Offering the Opportunity
Chemistry professor encourages undergrads to gain research experience
When assistant professor Jakob Magolan came to the University of Idaho in fall 2010, Ray von Wandruszka, chair of the College of Science’s Department of Chemistry, told him the university has a very gifted undergraduate population, and he should make sure to seize that opportunity. Magolan has taken this advice by offering many undergrads the chance to earn credit for assisting in research in his lab.
After obtaining his doctorate from the University of Western Ontario and spending three years working in Australia, Magolan came to UI to study organic synthetic chemistry, which he describes as “how to build useful complex organic compounds from simple ones.”
Magolan has worked hard to include undergraduates in his research at UI, having them work alongside him and his graduate students. Right now, he has six undergrads and three graduate students on his team — and the word team means a lot to Magolan.
“For me, an important part of mentorship is the fostering of a team atmosphere in which knowledge can be passed laterally between students,” he said. “I meet individually with each student often, but we also meet each week as a team to talk about chemistry together.”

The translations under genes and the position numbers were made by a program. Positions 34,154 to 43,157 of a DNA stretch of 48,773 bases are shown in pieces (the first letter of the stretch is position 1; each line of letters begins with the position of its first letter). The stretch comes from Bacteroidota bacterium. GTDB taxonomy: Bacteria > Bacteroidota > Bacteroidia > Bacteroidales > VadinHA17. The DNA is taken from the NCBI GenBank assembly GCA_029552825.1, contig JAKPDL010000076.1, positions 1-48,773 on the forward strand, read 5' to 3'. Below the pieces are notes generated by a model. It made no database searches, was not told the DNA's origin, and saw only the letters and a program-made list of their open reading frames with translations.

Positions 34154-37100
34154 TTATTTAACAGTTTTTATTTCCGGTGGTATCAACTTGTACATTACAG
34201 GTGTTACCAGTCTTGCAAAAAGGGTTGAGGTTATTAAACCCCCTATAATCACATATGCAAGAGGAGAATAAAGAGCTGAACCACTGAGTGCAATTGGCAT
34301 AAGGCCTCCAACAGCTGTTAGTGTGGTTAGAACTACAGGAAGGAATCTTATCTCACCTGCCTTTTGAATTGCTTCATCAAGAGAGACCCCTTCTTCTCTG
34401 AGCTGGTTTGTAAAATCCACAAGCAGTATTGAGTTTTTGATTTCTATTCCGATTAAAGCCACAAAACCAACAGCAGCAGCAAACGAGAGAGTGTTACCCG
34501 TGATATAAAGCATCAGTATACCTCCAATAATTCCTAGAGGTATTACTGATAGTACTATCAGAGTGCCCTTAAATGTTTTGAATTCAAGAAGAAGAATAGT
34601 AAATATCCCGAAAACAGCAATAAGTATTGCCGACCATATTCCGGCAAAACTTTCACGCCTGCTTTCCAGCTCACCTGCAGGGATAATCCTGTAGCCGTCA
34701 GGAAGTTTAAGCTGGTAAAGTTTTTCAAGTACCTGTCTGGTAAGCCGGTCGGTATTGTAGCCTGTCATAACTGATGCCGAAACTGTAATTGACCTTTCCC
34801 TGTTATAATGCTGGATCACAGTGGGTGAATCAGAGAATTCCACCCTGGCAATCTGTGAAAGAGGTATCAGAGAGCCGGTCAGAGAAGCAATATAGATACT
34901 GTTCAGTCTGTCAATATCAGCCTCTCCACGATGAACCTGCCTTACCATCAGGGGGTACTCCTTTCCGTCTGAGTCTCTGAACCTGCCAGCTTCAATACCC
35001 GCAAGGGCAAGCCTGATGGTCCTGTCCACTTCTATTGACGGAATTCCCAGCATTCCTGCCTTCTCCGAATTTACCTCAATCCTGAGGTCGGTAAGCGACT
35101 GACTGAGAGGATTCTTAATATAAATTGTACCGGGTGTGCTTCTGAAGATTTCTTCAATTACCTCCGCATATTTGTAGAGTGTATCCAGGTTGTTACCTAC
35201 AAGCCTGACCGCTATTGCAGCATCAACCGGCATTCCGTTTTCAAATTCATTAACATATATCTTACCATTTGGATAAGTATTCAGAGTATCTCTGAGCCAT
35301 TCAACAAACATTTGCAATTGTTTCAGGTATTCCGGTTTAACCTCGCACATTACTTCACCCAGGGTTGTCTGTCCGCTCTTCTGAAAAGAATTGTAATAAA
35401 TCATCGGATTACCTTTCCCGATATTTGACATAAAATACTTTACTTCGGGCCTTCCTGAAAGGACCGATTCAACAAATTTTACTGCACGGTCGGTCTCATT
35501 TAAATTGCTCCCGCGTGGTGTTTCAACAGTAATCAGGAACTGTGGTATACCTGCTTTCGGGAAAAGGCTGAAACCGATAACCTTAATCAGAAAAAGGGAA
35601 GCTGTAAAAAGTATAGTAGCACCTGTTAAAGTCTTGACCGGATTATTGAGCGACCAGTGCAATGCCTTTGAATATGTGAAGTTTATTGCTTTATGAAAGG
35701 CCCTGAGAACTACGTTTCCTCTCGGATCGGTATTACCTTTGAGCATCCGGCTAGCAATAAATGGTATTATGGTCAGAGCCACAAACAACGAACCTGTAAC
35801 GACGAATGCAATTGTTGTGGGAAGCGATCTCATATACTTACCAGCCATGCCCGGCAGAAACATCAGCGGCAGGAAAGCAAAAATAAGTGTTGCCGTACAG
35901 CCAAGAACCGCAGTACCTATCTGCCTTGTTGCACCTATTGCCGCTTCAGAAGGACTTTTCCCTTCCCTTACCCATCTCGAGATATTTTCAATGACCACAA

Undergraduates not only serve as research assistants to graduate students, but they also get hands-on experience and education to supplement their classwork.
“Our weekly meetings emphasize advanced organic chemistry education and cover a range of topics that extend beyond our own research activities,” he said.
Almost all of Magolan’s undergrad students receive their first significant laboratory training under him. These experiences have already led seven former UI undergrads to be accepted into doctoral programs at chemistry departments around the country.
His research team has even brought in students from Lewis-Clark State College, University of Wyoming and Brigham Young University. Several of the undergrads he recruited have co-authored articles in respected scientific journals before earning their bachelor’s degrees.
While under his supervision, undergraduate students have also applied for and received grants to support their research. Fellowships such as the Idaho INBRE summer fellowship and the Hill Undergraduate Research Fellowship have given thousands of dollars to undergraduates studying organic synthetics at UI.
“I’m very proud of all our team has accomplished, especially in the short amount of time we’ve been around,” Magolan said. “And a lot of that is thanks to the work of our undergraduates.”
WRITER: Keegan Lawler, a junior from Rathdrum, Idaho, is majoring in English with an emphasis in creative writing.
PHOTOGRAPHER: Chuan He is a sophomore from Zhuhai, China, studying secondary education with an emphasis on social studies.